Sir Humphry Davy
He lived in the odium
Of having discovered sodium.
So goes the first recorded clerihew. For those of you who are uninitiated – which is to say, practically everyone of sound mind and body – a clerihew is a four-line poem with an AABB rhyme scheme. Named for its owner, former Telegraph journalist Edmund Clerihew Bentley, the clerihew is a comic poetic form with deliberately exaggerated features and a single subject, which must be a person of some note.
There is no single agreed set of rules for what defines a clerihew and indeed the inventor of the form seemed somewhat fluid with the format himself. To most minds that can be bothered to think on the subject, the following seem to be stable features of a true clerihew.
- As mentioned above, it must be four lines only with the first and second line rhyming, the third and fourth likewise.
- The first line must contain the name of the subject; indeed, their name should always come at the end of the first line. In many cases the person’s name, or their title and name, is the whole of the first line.
- The rhymes should be deliberately contrived. Part of the reason for making sure the person’s name comes at the end of the first line is to try and make for a contrived rhyme of the first couplet. The use of foreign words and hyperbaton to contrive these rhymes is fully supported.
- The metre and foot should be inconsistent, exaggeratedly so. Lines should be of different length so that the rhythm is disturbed.
- Wikipedia says that “clerihews are not satirical or abusive, but they target famous individuals and reposition them in an absurd, anachronistic or commonplace setting” but then fails to provide a citation for that assertion.
I quite like the idea of a clerihew being gently satirical. There’s a lot you can say about someone in three badly written lines – pointing out their foibles, highlighting inconsistent or hypocritical behaviour, or just having a little gentle fun at their expense. When I write clerihews (and I confess to them being a secret fascination of mine) I tend to write them because some story of that nature in the press or popular media has caught my eye or ear.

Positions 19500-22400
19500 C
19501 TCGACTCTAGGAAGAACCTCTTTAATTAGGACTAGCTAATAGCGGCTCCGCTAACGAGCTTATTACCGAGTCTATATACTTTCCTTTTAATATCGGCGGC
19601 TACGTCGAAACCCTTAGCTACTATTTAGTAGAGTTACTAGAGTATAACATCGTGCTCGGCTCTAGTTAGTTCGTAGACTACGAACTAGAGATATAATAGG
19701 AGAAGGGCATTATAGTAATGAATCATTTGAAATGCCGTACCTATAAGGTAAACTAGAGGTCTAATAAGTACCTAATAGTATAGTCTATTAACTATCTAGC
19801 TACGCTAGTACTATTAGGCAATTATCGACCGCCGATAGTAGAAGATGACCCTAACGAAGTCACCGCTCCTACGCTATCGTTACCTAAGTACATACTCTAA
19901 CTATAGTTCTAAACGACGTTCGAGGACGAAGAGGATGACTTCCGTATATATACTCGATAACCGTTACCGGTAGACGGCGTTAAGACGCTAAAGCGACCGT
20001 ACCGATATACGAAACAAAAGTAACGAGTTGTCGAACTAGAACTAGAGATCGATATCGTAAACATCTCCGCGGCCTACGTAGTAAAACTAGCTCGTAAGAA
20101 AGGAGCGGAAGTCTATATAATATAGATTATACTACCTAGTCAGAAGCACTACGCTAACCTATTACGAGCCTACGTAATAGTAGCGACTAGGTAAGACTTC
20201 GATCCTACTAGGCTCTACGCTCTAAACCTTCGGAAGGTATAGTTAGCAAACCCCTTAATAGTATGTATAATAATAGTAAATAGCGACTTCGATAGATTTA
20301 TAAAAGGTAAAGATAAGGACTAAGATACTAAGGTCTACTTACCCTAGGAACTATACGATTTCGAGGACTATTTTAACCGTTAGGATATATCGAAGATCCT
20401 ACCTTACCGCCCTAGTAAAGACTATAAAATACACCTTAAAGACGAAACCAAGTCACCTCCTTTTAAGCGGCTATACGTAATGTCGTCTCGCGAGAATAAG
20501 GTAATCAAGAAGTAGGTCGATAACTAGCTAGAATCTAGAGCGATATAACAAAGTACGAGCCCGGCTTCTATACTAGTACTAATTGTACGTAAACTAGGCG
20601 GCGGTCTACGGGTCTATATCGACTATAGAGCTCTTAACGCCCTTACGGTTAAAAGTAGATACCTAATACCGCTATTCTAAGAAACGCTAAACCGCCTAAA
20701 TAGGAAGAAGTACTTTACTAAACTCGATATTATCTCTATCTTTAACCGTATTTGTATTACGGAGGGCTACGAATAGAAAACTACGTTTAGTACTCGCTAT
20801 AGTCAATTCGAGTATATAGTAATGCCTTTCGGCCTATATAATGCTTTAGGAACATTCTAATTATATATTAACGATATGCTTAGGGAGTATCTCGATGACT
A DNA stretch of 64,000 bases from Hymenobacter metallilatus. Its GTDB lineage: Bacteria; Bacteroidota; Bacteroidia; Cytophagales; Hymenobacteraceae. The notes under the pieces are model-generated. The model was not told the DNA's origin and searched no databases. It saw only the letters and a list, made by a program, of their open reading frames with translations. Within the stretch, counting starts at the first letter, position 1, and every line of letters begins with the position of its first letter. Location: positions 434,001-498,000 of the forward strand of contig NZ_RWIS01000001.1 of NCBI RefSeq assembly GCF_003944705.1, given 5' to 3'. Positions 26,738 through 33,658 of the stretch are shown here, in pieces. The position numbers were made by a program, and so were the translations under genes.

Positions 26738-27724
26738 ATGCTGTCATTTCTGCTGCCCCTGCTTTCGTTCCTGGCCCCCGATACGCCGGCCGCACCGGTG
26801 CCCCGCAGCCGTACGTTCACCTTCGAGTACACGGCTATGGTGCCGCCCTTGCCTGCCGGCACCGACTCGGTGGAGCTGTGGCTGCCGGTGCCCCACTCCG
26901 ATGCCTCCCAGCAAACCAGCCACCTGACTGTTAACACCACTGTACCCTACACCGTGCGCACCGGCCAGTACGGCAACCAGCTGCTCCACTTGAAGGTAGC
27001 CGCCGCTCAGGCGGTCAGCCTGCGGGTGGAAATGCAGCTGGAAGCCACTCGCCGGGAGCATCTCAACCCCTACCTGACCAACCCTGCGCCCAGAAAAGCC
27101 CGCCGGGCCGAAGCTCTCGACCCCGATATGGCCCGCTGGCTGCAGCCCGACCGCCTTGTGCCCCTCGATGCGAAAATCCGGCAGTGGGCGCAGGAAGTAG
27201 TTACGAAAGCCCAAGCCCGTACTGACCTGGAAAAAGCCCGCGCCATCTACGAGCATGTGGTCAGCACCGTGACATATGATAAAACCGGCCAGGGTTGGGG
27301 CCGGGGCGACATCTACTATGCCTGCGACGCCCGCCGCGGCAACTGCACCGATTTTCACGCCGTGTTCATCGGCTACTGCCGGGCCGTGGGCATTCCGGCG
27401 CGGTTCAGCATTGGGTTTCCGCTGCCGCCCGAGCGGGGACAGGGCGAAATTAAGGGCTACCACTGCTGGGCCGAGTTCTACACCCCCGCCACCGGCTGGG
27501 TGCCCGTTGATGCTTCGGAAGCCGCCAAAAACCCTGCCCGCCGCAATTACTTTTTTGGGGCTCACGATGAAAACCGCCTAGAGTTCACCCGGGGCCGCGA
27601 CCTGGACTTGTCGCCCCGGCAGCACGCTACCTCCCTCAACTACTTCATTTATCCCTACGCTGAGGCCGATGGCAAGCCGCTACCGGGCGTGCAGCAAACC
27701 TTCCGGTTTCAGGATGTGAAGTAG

As an art form, the clerihew has utterly failed to catch on. Apart from Bentley’s originals, other writers have from time to time tried their hand at them – notable fellows too, such as W. H. Auden. Personally I think it’s because they’re so nonsensical. People expect them to be a serious poem with proper rhymes and lines of a similar length. The absurd features don’t make sense to someone who isn’t expecting a comic verse, and then they very much miss the point of the verse.
Nevertheless – clerihews are great fun to write, assuming you think of writing poetry as being fun at all. Once you start and your unconscious mind takes over, you realise that you’re devising ‘proper’ lines of poetry, lines that scan and flow correctly. It’s a great creative writing exercise, having to engage your brain to write something bad well, and the form means that you can come up with the germ of a good clerihew in the space of a ten minute train ride.
Oh, did I mention that I write them myself? Well, I do, and they’re uncommonly bad…
Was never nearly as happy
As when lecturing women on their sexual proclivities
Whilst indulging in exhibitionist activities
The first clerihew I wrote, inspired by a story in the media. As far as this one goes, there are two headlines you need to know about. The first is, “Ofcom receives complaints about Dappy’s sexist comments” . And the second is, “Celebrity Big Brother: Dappy pokes Jasmine with his erect penis”.
Thought he was safe because nothing rhymes with ‘orange’
I wonder if he’ll join Tenacious D as singer to replace Jack?
You know what they say – Orange is the new Black.
It’s incredible how I managed to combine excellent topicality (the TV show ‘Orange is the new Black’) with a supreme lack of topicality (Tenacious D, a band who haven’t had a hit since the same week as Showaddywaddy’s first single. Look ‘em up on Wikipedia, kids).
Denounced by his party for being feckless
Avoiding Grant Shapps’ call by hiding in his garage
So he could defect to UKIP and join Nigel Farage
This one really serves no purpose but to annoy Nigel Farage. If you’re one of the people who pronounces ‘garage’ as ‘garr-idge’ then your brain will want to pronounce ‘Farage’ as ‘Farr-idge’ and that would annoy Nigel Farridge, a lot. Obviously if you pronounce some both of them to end in ‘-ahhhge’, then I’m just some git that overthinks things, but hey, what’s new.
Entrapped by the Sunday Mirror in a supposed “news” lark
Thought he was sexting with a twentysomething floozie
As if a twentysomething wouldn’t be more choosy
I look forward to seeing The Sunday Mirror defend this one to our brand new press standards agency. Quite how they can defend what is a clear case of entrapment and call it public interest if, as is being reported, they tried to entrap half a dozen of his colleagues first, I have no idea. They’ve already apologised for stealing photos from the Internet to perpetrate their sting.